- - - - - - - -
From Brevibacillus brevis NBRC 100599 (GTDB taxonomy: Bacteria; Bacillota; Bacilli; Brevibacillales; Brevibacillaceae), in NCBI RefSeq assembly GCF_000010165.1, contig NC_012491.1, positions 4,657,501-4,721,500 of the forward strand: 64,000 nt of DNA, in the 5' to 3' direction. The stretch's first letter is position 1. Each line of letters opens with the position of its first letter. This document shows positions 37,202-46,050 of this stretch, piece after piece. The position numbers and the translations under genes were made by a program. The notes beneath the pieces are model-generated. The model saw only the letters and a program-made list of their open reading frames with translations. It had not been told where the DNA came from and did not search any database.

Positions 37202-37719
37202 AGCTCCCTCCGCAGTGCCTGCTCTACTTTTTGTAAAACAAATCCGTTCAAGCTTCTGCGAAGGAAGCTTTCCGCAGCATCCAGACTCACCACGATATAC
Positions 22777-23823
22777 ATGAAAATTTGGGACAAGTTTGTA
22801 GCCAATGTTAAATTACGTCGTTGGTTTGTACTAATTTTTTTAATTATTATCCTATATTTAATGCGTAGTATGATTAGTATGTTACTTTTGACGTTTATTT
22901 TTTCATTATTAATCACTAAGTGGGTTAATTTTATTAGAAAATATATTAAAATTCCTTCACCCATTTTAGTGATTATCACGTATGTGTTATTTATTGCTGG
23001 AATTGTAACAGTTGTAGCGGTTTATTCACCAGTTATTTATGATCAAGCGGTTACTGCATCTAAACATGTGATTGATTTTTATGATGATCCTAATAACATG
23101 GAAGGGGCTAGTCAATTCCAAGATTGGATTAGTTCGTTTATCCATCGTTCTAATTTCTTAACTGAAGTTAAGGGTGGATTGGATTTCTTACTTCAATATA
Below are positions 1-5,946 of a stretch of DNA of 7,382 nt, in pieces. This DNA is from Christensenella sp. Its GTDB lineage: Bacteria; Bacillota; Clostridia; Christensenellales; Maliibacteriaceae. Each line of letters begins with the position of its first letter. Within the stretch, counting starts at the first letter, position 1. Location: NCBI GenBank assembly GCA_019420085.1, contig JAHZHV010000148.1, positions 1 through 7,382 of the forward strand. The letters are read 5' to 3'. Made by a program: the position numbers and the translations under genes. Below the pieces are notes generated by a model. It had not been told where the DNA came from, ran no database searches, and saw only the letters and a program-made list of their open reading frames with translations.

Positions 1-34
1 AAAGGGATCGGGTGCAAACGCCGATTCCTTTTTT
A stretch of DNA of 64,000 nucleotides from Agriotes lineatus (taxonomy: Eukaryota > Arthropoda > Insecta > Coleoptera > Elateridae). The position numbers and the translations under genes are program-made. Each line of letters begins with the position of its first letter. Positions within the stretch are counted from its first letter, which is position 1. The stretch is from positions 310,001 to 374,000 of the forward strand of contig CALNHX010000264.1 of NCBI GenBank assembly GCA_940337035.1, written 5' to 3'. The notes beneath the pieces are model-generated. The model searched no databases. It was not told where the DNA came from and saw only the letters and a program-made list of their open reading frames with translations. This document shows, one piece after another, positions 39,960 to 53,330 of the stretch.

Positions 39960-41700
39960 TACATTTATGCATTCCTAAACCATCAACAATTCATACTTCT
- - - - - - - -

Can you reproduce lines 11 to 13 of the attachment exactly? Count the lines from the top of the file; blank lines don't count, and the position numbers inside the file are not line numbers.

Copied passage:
Positions 1-34
1 AAAGGGATCGGGTGCAAACGCCGATTCCTTTTTT
A stretch of DNA of 64,000 nucleotides from Agriotes lineatus (taxonomy: Eukaryota > Arthropoda > Insecta > Coleoptera > Elateridae). The position numbers and the translations under genes are program-made. Each line of letters begins with the position of its first letter. Positions within the stretch are counted from its first letter, which is position 1. The stretch is from positions 310,001 to 374,000 of the forward strand of contig CALNHX010000264.1 of NCBI GenBank assembly GCA_940337035.1, written 5' to 3'. The notes beneath the pieces are model-generated. The model searched no databases. It was not told where the DNA came from and saw only the letters and a program-made list of their open reading frames with translations. This document shows, one piece after another, positions 39,960 to 53,330 of the stretch.